Deaths Up Care Levels Down at Teaching Hospitals in July
Problem linked to the annual mass exodus of experienced medical residents as newbies pour in, researchers say
MONDAY, July 11, 2011 (HealthDay News) -- The dog days of summer are a perfect time for hitting the beach. But a summer visit to your local teaching hospital?
Perhaps not so much, caution researchers who report that such institutions tend to suffer a dip in efficiency and a spike in patient deaths whenever they undergo the massive medical resident turnover that typically ensues every July.
The observation stems from an analysis of 39 studies that looked at a phenomenon commonly known as the "July Effect." The term refers to the specific time of year when experienced medical residents in training depart their assigned teaching hospital, to be replaced by fresh-faced but less experienced interns.
"Our study is a signal that there is increased risk at this time," noted study author Dr. John Q. Young, associate program director of the residency training program within the department of psychiatry at the University of California, San Francisco's School of Medicine. "That's the bottom line, and it's something that patients should be aware of."
"However, at the same time, patients should not delay care because of this concern," Young stressed. "They should always seek the care they need whenever they need it. But I would say that this concern makes it important that patients try to include a family member or a friend in the process. You should bring them with you to the hospital, so they can advocate for you, and not hesitate to ask to speak to the experienced attending physician that will always be there overseeing the team."
Young and his colleagues report their findings in the July 12 online edition of the Annals of Internal Medicine.
At issue, say the authors, is a longstanding concern over the summer season disruption to a teaching hospital's medical effectiveness that can occur when large groups of well-experienced trainees exit a facility just as "newbie" medical trainees are pouring in. Such changeovers involve about 100,000 medical staff in the United States and 32,000 in Europe each year, Young and his team noted.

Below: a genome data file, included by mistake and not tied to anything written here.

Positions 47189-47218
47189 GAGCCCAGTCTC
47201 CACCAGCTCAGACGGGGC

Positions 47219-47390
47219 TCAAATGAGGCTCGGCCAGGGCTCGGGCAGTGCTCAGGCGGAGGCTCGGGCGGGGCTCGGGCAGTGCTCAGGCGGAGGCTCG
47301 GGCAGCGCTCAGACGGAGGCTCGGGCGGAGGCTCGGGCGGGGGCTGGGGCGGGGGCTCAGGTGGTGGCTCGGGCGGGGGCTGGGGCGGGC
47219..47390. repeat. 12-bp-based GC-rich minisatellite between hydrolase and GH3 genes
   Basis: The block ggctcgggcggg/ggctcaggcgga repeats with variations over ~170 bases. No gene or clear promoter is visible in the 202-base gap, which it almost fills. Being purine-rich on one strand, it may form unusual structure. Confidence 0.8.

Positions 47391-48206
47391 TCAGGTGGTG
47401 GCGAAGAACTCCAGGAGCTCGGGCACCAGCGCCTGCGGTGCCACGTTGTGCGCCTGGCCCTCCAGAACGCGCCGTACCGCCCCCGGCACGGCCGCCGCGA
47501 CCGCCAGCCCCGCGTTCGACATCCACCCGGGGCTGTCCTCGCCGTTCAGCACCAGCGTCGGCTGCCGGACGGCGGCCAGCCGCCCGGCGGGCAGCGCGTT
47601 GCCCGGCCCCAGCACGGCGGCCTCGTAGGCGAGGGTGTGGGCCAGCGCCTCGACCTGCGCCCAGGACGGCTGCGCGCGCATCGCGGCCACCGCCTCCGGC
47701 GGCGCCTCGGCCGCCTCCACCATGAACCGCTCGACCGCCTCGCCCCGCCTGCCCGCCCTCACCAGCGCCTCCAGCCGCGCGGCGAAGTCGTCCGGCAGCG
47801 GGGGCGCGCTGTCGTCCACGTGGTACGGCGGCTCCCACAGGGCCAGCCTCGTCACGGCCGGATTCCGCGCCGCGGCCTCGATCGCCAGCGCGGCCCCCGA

Concerns revolve around the new staff's general unfamiliarity with the intricate workings of a complex hospital environment, as well as their relative lack of experience that may leave them unprepared for the demands of a high-paced clinical setting.
Analyzing the possible consequences to patient health, the study team sifted through the results of 39 English-language studies (mostly American) that were conducted between 1989 and 2010.
The team focused on the July rate of fatalities, medical complications and medical errors at teaching hospitals, as well as overall hospital efficiency variables such as patient hospitalization times, medical costs and operating room time, compared to other months.
The results: Patient fatality rates tended to go up during July staff changeovers, while care efficiency went down. And that, the research team concluded, means that the "July Effect" is real.
However, differences in the way the 39 studies were conducted made it impossible for the authors to determine the exact causes for such trends, and the degree to which patient care might be compromised. In addition, they could not pinpoint which types of teaching hospitals are the most vulnerable to staff turnover.
"There really needs to be more and better studies of this issue -- ones that control for the important variables and factors involved, and that look at things like morbidity, surgical complications, infections, that sort of thing," Young said.
"But I would say that hospitals themselves already take this problem quite seriously," Young added, "and many take specific steps to deal with the risks. [These include] testing the competency and clinical skills of new residents when they take up new positions, and making sure that the level of responsibility they are given is appropriate. Many have made an effort to enhance supervision, control the growth of caseloads new residents are assigned, and provide better orientation. So, attention is being paid."
Experts also suggest easing resident fatigue and staggering start schedules for trainees, so the most experienced residents don't all leave at once.
For his part, Dr. David Dunkin, an assistant professor of pediatrics in the division of pediatric gastroenterology at the Mount Sinai School of Medicine in New York City, concurred that teaching hospitals are aware of the "July Effect" and are taking practical steps to minimize associated risks.
"This is a real issue," said Dunkin. "But I don't think that patients should be nervous about this."
"I say that because there are a lot of layers in an academic situation," he explained. "Yes, in July experienced trainees go and less experienced trainees come. But the hospital faculty doesn't turn over. And there are constant senior levels of supervision that remain in place. And that means that the July turnover is counterbalanced by an increased vigilance, in which senior level people are watching the new people very closely."
That said, Dunkin expanded on Young's advice as to steps patients can take to improve their hospital experience, regardless of when they might visit a teaching hospital.
"Yes, patients should bring someone with them if they can," he said. "And also be prepared to bring in with them anything that will make it easier to make sure that there will be no misunderstandings concerning their medical history. A copy of any records, if they have had medical illnesses. Or even a letter from their primary care physician or specialist stating what their medical issues are and what medications they are on. That kind of succinct summary reduces the chance of an error being made year-round."
For more on teaching hospitals, visit the Association of American Medical Colleges.